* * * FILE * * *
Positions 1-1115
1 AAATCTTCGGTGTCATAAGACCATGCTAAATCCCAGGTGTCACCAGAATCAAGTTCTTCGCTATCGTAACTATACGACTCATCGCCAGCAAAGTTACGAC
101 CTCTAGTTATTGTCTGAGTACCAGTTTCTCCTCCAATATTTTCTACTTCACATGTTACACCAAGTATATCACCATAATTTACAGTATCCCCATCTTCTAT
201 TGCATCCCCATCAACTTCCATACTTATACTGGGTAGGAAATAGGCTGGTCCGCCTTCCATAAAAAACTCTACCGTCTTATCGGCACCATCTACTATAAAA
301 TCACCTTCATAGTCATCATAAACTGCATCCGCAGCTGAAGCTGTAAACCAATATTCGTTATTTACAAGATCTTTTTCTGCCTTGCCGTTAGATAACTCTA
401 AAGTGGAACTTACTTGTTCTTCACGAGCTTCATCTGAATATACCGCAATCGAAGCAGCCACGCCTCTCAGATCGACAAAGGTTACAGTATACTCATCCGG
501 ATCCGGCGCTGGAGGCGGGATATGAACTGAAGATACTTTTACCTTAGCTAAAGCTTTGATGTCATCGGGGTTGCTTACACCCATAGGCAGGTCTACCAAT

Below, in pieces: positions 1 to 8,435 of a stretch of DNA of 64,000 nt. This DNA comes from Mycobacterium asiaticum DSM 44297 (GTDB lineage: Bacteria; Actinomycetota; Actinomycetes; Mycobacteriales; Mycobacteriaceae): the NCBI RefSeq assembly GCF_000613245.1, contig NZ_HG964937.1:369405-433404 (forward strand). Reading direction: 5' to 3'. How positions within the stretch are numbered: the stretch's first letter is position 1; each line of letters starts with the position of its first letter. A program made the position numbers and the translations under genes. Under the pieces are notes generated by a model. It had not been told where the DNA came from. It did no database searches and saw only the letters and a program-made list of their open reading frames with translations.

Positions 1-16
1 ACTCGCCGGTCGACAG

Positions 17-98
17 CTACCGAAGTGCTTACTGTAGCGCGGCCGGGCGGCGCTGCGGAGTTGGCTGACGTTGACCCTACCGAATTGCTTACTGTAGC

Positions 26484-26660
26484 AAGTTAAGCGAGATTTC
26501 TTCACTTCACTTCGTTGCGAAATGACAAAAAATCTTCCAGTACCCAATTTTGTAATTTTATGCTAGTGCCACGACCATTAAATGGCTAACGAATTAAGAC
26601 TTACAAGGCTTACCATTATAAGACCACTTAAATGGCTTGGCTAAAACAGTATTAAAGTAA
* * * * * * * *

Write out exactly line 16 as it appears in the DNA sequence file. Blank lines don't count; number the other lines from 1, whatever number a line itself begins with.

26601 TTACAAGGCTTACCATTATAAGACCACTTAAATGGCTTGGCTAAAACAGTATTAAAGTAA